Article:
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Government has lost track of realities facing people, Sask NDP

“This budget does not offer a stitch of relief.”

Saskatchewan NDP finance critic Trent Wotherspoon is giving their perspective as the official opposition, after the Saskatchewan government delivered its budgetary package for the next fiscal year starting April.

As MyLloydminsterNow reported Wednesday the budget has expenses at $17.6 billion, up 3.1 per cent, revenue at $17.2 billion, up 18.5 per cent from the previous year and a deficit of $463 million.

Wotherspoon is concerned about the level of taxation and what they see as the lack of relief offered to the people facing rising living costs.

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“We have been calling for an affordability agenda for relief on fuel prices, for a cut to PST on children’s clothes and restaurant meals and other measures to make life more affordable. This budget doesn’t offer a stitch of help to make life more affordable. What it does do is crank up the cost of living with 32 new taxes and fee hikes including a hike in property taxes and power rates.”

The government as of October 1st will be raising PST on tickets to sporting events, concerts, shows, movie theatres, museums, zoos and historical sites, tickets to fairs, rodeos, trade shows, arts and crafts shows, fees to conferences and seminars, professional theatre tickets and subscriptions, gym, golf and curling fees and memberships, as well as hunting and fishing guide fees and outfitter services.

Finance Minister Donna Harpauer says the changes are “literally aligning (PST) with GST, which saves a lot of confusion with the different services and providers.”

Wotherspoon does not see the need to raise taxes.

“The finance minister and the premier’s justification is pretty weak and totally flawed on this front and they are completely out of line with the reality that Saskatchewan people are facing with the crushing cost of living.”

Wotherspoon adds the tax even on gym memberships does not support businesses that have been struggling.

“Industries that have been really hard hit as well through the pandemic, if you think of gym memberships, is one of the areas that they are now sticking the PST onto. If you chat with the local gyms and local businesses across the province, they have really suffered through these last couple years. We should be supporting those local businesses. And we should be supporting Saskatchewan people or at least not punishing them for making the choice to do their best to stay healthy.”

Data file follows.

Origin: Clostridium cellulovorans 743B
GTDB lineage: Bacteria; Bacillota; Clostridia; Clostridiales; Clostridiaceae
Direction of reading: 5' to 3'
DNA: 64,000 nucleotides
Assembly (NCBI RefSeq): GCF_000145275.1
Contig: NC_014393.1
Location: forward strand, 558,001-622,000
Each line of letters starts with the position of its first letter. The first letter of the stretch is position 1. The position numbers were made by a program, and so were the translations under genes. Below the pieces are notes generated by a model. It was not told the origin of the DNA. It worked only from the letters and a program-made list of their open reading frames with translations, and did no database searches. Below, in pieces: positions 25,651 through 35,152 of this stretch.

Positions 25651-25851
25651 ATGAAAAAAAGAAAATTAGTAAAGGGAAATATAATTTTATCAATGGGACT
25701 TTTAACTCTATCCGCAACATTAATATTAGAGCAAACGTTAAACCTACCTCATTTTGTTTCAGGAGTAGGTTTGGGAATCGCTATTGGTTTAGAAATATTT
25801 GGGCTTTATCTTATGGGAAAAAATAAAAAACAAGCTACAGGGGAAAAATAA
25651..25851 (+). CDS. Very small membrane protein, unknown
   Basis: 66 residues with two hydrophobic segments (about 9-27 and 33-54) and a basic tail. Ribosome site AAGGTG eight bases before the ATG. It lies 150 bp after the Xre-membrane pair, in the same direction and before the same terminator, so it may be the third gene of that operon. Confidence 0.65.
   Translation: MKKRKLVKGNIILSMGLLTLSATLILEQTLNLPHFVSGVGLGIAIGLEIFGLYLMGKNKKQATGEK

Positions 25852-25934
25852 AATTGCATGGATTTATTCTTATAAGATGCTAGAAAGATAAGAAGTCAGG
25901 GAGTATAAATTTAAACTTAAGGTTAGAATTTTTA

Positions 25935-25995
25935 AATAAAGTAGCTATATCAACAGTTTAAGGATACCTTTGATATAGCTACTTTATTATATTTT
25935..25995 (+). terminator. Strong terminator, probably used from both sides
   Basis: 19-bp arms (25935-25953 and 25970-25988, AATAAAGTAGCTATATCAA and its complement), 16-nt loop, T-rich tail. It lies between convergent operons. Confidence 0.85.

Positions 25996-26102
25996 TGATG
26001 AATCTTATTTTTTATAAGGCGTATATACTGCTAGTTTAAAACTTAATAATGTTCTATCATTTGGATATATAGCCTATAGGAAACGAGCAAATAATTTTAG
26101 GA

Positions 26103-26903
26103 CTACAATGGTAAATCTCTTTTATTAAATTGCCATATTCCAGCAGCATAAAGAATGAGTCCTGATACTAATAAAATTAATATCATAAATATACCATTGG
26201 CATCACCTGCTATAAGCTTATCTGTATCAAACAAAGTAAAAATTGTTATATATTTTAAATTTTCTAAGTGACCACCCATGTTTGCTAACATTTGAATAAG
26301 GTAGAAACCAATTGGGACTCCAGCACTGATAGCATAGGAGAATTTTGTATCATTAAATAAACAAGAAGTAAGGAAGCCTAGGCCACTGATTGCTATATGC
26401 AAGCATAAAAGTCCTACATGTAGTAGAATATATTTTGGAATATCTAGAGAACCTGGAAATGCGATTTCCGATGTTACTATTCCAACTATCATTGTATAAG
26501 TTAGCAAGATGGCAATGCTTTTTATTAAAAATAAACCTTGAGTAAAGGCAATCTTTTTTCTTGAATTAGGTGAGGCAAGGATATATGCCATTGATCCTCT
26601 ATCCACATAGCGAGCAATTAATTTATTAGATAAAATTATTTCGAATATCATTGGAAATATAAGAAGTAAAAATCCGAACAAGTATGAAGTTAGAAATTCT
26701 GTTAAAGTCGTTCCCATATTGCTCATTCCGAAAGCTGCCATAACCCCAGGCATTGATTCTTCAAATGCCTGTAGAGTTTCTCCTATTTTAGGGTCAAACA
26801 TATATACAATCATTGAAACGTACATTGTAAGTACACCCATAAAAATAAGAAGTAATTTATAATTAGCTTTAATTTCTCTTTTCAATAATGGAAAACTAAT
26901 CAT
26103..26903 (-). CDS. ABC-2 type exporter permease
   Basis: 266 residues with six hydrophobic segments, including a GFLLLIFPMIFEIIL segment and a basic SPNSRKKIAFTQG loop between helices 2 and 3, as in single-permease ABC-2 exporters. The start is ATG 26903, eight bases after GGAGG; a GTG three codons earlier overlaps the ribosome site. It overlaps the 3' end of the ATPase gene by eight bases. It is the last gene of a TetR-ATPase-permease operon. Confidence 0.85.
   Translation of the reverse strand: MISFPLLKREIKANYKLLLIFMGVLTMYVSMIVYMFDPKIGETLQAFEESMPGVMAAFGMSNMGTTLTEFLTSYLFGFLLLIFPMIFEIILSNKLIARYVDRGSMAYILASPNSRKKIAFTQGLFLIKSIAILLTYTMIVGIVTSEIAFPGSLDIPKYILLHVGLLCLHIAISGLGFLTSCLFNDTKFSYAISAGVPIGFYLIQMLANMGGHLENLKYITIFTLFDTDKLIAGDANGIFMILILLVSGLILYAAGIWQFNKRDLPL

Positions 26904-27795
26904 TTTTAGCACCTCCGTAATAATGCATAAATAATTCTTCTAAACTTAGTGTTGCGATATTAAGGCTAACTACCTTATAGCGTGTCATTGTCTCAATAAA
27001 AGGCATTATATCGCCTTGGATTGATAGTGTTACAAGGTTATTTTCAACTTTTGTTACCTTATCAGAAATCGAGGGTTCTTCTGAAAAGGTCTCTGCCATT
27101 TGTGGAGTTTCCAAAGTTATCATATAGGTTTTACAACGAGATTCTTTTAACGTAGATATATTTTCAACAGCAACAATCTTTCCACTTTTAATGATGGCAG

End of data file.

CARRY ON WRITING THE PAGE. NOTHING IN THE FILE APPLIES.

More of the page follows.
Wotherspoon says he is pleased to see funding for the film industry. The Creative Saskatchewan Production Grant Program for film and television has been increased to $10 million. He says this is something he fought for over the last decade to see happen.

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“We see some dollars dedicated to rebuild a film industry in Saskatchewan. Now the program they have committed to looks like a bit of a half-measure compared to the kind of competitiveness that we are going to need to grow this industry and compete with other provinces. But this was a once thriving industry in Saskatchewan and it was scrapped by the Sask Party in 2012.”

Wotherspoon continues that the film sector has suffered economic loss even as Alberta and Manitoba are thriving.

On education which got $3.8 billion, Wotherspoon has concerns.

“The education budget is deceptive,but if you chat with the school boards across the province, they are unhappy with the situation. Because the reality is the province is trying to say they are bringing more money to it, but because of the fixed costs folks have with their contractors, there’s no additional dollars to deal with inflation across classrooms. Classrooms that were already underfunded before the pandemic are actually going to be facing cuts.”

The Saskatchewan Teachers Federation critiqued that the budget was a more than three per cent cut to K-12 operational spending.

On health which got over $6 billion, the NDP leader Ryan Meili says, “Health care was run to the red line for years. The pandemic has revealed how bad it is and this budget doesn’t get anywhere close to fixing the problem.”

Wotherspoon adds,”We really don’t see the investment that’s needed right now to respond to the magnitude of the challenges that we are facing.”

In wrapping up, Wotherspoon advocates against new taxes. He recommends offering relief on fuel and reducing rates on auto-insurance in the province. The NDP would also invest in the classroom, support seniors with a new model of home care to ensure their dignity and security, and promote measures to help struggling families.

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“This is a budget that actually cuts labour force development by 41 per cent, at a time when we really need to make sure we are doing all we can to extend opportunity and train Saskatchewan people to make sure they can reach their potential.”

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